Getting reviews. Unless you’re getting friends to write overly glowing reviews, this takes time. Hence the 99 cent route is useful, as well as Smashwords.
Spalding’s Racket. I was featured when my book cost only 99 cents, and that day was the best day of sales I’ve had yet.
Getting lucky. First, get your mind out of the gutter. I’m referring to J.A. Konrath releasing his own choose your own adventure style book just this week, which lead to him writing a review for Whatley Tupper (which I plan on flaunting shamelessly anyway I can). This had nothing to do with anything I did. It’s just fortuitous timing.
What didn’t work?
Rushing into this too quickly. I really should have waited a couple more weeks before clicking publish. The earliest versions of Whatley Tupper had many typos, formatting errors, and malfunctioning hyperlinks. I’ve been writing for more than a decade, and this is no time to get impatient. I think I’ve been lucky in that no one who purchased one of the earliest copies ever wrote a scathing review (at least, yet), but this easily could have been avoided. Considering the bad taste a lot of self-published work is leaving in some readers’ mouths, I don’t want to be part of the problem. And I do not feel any resentment towards these people who trash self-published books for their amateurish quality. If people are paying for something, even if it’s just 99 cents, it should be professional in quality.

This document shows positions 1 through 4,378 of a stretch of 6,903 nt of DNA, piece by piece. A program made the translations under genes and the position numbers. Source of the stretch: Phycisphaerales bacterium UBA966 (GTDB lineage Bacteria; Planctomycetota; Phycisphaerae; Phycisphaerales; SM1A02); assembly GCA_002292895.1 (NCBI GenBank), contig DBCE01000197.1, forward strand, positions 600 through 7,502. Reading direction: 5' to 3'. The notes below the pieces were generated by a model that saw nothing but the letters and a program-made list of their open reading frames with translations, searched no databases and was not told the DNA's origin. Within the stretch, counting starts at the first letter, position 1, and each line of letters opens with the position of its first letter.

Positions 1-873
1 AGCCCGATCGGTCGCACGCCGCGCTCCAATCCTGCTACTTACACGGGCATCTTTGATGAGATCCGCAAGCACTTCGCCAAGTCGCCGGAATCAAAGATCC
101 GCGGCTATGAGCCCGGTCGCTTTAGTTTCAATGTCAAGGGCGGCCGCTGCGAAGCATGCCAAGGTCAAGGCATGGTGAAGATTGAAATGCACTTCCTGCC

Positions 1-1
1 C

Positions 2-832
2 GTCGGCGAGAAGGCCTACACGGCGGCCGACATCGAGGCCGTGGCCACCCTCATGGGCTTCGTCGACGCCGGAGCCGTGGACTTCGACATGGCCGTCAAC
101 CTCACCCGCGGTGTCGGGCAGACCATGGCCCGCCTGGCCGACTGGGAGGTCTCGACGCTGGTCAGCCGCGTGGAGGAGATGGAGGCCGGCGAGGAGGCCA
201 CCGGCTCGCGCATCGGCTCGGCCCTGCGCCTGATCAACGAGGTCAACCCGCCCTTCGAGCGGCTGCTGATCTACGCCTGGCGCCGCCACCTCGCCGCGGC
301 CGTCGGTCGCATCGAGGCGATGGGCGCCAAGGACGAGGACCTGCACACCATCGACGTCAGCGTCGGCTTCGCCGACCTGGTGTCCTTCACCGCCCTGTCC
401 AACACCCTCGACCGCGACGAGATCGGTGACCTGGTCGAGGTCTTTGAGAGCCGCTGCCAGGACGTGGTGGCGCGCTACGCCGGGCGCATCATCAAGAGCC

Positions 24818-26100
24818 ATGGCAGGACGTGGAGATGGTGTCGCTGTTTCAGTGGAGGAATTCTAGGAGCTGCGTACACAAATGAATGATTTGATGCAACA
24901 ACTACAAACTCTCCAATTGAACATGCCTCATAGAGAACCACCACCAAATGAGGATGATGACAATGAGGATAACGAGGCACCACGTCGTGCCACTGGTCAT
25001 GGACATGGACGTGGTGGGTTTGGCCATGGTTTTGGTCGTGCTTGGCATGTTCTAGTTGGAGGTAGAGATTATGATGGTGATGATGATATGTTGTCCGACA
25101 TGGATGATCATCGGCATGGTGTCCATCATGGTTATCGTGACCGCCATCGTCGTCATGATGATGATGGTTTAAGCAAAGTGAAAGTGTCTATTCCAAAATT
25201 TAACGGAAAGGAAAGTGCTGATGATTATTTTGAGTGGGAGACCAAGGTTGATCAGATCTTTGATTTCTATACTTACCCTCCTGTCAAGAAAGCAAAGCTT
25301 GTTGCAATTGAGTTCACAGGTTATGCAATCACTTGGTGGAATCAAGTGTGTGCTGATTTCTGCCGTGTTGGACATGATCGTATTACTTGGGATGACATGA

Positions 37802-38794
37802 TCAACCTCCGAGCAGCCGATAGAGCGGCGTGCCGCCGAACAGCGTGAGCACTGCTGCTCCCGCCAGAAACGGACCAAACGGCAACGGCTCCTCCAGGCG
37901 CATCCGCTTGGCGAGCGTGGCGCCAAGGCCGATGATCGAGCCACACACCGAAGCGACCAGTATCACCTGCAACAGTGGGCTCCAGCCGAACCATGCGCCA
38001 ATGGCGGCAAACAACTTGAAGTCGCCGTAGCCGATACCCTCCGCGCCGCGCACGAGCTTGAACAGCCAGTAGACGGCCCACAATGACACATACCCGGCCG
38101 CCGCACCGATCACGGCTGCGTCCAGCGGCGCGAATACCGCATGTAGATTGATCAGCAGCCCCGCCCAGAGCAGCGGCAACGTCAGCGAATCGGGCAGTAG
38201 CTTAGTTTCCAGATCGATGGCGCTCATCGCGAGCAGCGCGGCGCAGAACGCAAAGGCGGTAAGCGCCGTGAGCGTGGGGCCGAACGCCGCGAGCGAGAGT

Raising the price to $4.49. Yeah, maybe there was a slight improvement in royalties, but I was only getting out a book every other day. An unknown author will never grow his/her base that way. Stick to $2.99, max, while no one knows you. This isn’t about making royalties, not at this stage, at least.
Facebook. But that’s just me, I’m sure. I never used it before, instead enjoying being one of the last holdouts as if it makes me a better person (it does). And, being a high-school teacher, I don’t want to have my own facebook account since that just seems like it’s not going to lead somewhere positive. Perhaps I’ll learn more about the potentials of this. Right now, it’s not doing anything for me.